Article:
Taking Back Our Schools | Paterson Times

Taking Back Our Schools


A promising new bill has been introduced into the New Jersey State Senate that, if passed, would free the Paterson School District from the meddling hands of the State.

Legislation introduced by Senator Ronald Rice of Essex County — who in September appealed to the federal government to intervene with the situation — and Nellie Pou of North Haledon seeks to set a 5 year limit over State control which means the State may only keep control of a district for no more than five years to complete a turn around.

For the past 21 years the Paterson School District has been controlled from Trenton by the Department of Education which some say, has failed in its task to remedy the failing schools. Christopher Irving, the president of Paterson School Board, forcefully asserts that the DOE has made the situation worse: “21 years ago the state of New Jersey came into the city of Paterson to ‘change what was wrong’ on a temporary basis and to fix just a handful of schools that were struggling. Now moving 21 years later, more than 80% of our schools are failing.”

The elected Members of the Board of Education have little or no say in big decisions for the district which has lead some to aver that despite local taxation which goes towards funding the schools the tax payers seem to have no say in decisions relating to the education of their children. Some say, that is effectively “taxation without representation”.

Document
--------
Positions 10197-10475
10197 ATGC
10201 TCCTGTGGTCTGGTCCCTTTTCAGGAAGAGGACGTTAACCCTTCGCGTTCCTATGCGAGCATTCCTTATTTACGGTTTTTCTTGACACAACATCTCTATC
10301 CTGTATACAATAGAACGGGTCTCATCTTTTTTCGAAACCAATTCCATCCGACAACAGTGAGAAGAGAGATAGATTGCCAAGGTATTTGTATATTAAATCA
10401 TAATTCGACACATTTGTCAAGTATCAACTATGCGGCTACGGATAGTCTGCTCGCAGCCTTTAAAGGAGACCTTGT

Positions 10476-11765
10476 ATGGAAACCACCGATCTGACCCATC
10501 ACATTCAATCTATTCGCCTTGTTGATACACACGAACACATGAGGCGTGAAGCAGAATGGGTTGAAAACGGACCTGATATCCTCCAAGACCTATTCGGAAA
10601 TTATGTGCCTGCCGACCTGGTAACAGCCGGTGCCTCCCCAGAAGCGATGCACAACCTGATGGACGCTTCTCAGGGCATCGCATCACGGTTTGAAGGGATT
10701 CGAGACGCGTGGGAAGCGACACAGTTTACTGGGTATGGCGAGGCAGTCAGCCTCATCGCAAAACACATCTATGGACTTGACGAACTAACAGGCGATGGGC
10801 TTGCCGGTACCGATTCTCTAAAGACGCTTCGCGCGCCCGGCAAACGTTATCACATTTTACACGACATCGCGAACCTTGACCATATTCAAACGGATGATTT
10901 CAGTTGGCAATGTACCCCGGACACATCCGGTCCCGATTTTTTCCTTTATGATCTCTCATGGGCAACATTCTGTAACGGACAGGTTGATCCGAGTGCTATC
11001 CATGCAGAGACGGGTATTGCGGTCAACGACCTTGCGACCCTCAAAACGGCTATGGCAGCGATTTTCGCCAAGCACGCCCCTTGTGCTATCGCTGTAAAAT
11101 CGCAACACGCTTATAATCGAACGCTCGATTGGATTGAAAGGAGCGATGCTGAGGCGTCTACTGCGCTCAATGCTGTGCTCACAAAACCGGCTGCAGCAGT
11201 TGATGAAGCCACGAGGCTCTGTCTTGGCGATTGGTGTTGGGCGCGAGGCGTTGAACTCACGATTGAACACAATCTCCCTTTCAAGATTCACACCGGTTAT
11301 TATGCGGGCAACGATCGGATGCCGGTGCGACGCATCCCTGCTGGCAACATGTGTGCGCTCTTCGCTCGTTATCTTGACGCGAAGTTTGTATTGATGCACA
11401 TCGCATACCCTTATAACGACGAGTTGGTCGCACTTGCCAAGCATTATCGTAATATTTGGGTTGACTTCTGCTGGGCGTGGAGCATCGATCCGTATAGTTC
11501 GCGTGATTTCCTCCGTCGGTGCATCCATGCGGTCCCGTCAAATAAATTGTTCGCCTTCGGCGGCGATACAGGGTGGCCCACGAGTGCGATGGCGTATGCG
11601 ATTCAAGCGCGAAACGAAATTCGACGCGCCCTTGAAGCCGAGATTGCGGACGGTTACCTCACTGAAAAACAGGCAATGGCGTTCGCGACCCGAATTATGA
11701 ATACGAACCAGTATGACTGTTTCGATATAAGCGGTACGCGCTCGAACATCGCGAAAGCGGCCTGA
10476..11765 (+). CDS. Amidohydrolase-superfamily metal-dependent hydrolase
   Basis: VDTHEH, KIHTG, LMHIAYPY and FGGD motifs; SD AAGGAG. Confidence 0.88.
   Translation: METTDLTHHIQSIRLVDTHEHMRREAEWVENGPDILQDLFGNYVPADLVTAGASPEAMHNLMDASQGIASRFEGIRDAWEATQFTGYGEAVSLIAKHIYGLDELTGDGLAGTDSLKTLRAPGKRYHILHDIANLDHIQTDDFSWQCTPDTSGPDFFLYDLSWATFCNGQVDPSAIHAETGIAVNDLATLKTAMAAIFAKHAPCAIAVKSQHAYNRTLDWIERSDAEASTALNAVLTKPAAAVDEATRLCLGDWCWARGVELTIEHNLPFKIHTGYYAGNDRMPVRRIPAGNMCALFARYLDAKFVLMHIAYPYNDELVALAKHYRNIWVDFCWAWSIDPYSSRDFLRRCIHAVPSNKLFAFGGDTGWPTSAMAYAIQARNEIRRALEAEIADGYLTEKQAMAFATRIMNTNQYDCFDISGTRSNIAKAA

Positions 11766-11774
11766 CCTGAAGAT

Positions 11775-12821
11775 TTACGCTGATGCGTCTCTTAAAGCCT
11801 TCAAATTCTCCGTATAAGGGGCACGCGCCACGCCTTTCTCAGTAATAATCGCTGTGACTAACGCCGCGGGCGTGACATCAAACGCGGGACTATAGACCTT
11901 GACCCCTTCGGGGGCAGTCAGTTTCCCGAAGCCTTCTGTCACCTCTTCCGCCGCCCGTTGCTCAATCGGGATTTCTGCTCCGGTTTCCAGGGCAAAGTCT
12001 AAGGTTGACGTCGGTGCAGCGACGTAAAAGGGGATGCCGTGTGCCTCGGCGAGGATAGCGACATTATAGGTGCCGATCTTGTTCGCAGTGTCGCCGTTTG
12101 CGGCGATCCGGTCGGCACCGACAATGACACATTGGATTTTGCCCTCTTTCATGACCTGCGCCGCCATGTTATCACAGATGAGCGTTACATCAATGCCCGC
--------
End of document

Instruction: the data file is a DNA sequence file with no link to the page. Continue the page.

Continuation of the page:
If the new bill is passed it would at once result in the State handover of schools it controlled for decades over to local control.

In 2005, the Lexington Institute, a think tank, in a report declared: State control of schools has failed to help Paterson, New Jersey children.

It seems the state has indeed failed in its mission to better educate the children of Paterson; it had more than two decades to make the requisite changes to improve test scores and bring subpar schools up to standard — the city has 6 of the lowest performing schools in the state — without much success.

It would do no harm to pass the schools to the locals and see if they can do any better; so far there has been little actual improvement in the performance of Paterson schools, those that are touted are tainted with all sorts of sneaky tactics employed by officials.

It is high time the State ended its, as James Harris, of the NAACP said, “occupation” of Paterson schools.